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I'm helping someone learn English (second language), and I'm having trouble explaining when to use the and when not to. For example:

Students learn better when teachers are passionate about teaching.

versus

The students learn better when the teachers are passionate about teaching.

There's a subtle difference. The first one is a general statement, whereas the second might imply a study where a group of students learned better than another.

Is the difference simply that, general v. specific?

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No. There is no single, simple rule for article use. There are dozens of specialized idiomatic uses. Making generic statements using generic noun phrases, as in the sentences above, is one idiomatic use, for instance. –  John Lawler May 20 '13 at 17:06
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There is a monograph in the Collins Cobuild grammar series dealing purely with the usages of articles. About 100 pages long. –  Edwin Ashworth May 20 '13 at 17:40
    
I see. Well, at least now I don't feel so inadequate for not being able to come up with the rule earlier. –  MPelletier May 20 '13 at 18:22
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I would consider losing the word "their" in both sentences, so as to avoid confusion concerning whose work you are referring to: the teachers' or the students'. Example: Students learn better when teachers are passionate about teaching. –  rhetorician May 21 '13 at 1:57
    
@rhetorician You are correct. It's just an example I made up, but you make a strong argument that it's an imperfect one. –  MPelletier May 21 '13 at 2:53
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2 Answers

Is the difference simply that, general v. specific?

No, but it is the starting point for teaching English as a foreign language.

I suggest starting out with only general vs. specific usage, and then adding other rules bit by bit (giving precedence to those most used):

  1. general vs. specific
  2. always before ordinal numbers (but never with possessives)
  3. always before superlatives (but never with possessives)
  4. always before river names etc.

The point is to avoid drowning the learner in rules, thus only giving more rules when the previous are understood and assimilated. I recommend getting a list of rules from a good grammar book and choosing the ones more relevant for the learner's level.


Omitting article “the” in front of plural nouns

It seems I missed the 'question' in the title and answered only the last one.

'The' isn't used with plurals when that plural implies a general reference, only when that plural implies a specific group.

So...

Students learn better when teachers are passionate about teaching.

is the equivalent to: "Any student learns better when any teacher is passionate about teaching."

Whereas...

The students learn better when the teachers are passionate about teaching.

implies that you're not talking about students in general but a particular group, for example those who study in a certain school or at a certain level; and the same goes for the teachers: you don't mean teachers in general.

Conclusion: Without a context that clarifies whether the sentence relates to a specific group of students/teachers, the first sentence (zero article) is preferred.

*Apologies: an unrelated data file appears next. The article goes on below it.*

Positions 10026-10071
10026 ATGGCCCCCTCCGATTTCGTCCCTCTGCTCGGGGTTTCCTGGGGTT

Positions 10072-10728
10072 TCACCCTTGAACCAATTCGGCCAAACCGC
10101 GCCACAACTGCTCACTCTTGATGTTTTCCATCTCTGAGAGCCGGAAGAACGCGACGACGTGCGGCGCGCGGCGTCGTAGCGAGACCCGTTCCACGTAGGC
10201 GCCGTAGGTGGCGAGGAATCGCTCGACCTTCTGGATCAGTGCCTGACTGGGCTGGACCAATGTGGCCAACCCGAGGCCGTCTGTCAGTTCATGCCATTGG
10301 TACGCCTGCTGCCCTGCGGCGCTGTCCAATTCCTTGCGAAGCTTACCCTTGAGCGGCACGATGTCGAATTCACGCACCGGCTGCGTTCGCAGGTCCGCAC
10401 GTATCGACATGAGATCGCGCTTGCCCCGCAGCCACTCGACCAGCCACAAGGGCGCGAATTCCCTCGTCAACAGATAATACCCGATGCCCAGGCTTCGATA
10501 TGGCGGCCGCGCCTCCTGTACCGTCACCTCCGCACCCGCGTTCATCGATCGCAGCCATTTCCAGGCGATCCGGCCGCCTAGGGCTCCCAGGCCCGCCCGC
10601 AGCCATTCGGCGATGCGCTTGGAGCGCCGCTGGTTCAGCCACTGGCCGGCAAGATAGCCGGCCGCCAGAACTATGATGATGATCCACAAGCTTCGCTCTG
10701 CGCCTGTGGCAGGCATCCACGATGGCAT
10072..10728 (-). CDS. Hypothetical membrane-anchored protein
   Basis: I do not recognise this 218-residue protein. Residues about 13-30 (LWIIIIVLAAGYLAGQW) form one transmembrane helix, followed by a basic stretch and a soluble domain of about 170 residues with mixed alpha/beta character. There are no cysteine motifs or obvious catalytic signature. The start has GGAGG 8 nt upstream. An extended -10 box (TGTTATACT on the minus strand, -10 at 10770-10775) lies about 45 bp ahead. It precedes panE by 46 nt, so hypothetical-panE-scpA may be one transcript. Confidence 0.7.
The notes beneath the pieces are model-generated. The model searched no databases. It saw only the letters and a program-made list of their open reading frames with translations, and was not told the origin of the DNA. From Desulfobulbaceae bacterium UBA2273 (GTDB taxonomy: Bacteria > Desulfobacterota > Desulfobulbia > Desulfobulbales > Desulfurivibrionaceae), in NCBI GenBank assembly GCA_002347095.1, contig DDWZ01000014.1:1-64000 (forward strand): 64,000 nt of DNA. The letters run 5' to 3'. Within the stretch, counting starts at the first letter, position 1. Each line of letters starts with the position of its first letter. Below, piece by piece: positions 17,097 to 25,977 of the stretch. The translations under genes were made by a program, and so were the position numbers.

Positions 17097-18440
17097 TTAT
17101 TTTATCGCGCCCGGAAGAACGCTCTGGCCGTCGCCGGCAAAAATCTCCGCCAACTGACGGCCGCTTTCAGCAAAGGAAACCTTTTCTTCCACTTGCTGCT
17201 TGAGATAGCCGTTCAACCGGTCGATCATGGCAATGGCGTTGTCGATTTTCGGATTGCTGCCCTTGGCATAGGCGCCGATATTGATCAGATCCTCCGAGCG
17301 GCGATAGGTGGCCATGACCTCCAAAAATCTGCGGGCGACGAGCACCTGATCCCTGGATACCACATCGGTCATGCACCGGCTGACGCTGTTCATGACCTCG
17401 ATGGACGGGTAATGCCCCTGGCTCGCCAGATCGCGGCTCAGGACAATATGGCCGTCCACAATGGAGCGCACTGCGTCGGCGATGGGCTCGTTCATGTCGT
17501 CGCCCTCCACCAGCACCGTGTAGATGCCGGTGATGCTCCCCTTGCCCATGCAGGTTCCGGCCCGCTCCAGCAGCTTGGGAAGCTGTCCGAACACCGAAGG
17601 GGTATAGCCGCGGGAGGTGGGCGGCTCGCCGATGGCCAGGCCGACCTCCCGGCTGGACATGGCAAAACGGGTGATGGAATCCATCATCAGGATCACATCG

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Can you make this more specific with respect to the article 'the' and plurals? As is, this answer works for every question on this site! –  Mitch Jun 9 '13 at 13:54
    
But make sure the learner knows that they will have to drown in constructions and idioms, which have to be memorized as formulas and used in very specific patterns. –  John Lawler Jun 9 '13 at 15:04
    
@JohnLawler: I'd rather not frighten the learners with drowning. They have bad enough reactions to the word 'grammar'. :) –  Sara Costa Jun 9 '13 at 18:26
    
That's probably because some people still believe that grammar is something to put people down with instead of something to figure out, like algebra. The truth about English grammar is extremely complex, and none of it is in the Anglophone curriculum. So we're mostly pretty clueless about grammar, and often anxious about that. –  John Lawler Jun 9 '13 at 18:38
    
In Portugal, we're coming out of a long tradition of learning foreign languages based on grammar and reading only (didn't help one's speaking skills at all), so lots of people still think that if you're learning grammar, even in conjunction with speaking practice, then you aren't learning how to speak. O_o –  Sara Costa Jun 9 '13 at 18:42
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Yes, you are right that the difference between your two example sentences is simply one of generality vs. specificity. And this is a useful rule for a beginner to know when using plural nouns.

Of course, it is not completely straightforward: the learner has to decide whether to use a singular or plural noun in the first place. Furthermore, it is not always obvious whether the group of things being referred to is the full set or a specific subset. And later the learner will find out that the definite article is used in front of adjectival nouns representing the full set (the rich, the unemployed, etc.) and often in front of nation groups (the British are always taking about the weather; (the) Germans are reputed to have no sense of humour).

Nevertheless, while the choice of the correct article (or none) for singular nouns is complex, this rule about plural nouns is simple and worth learning.

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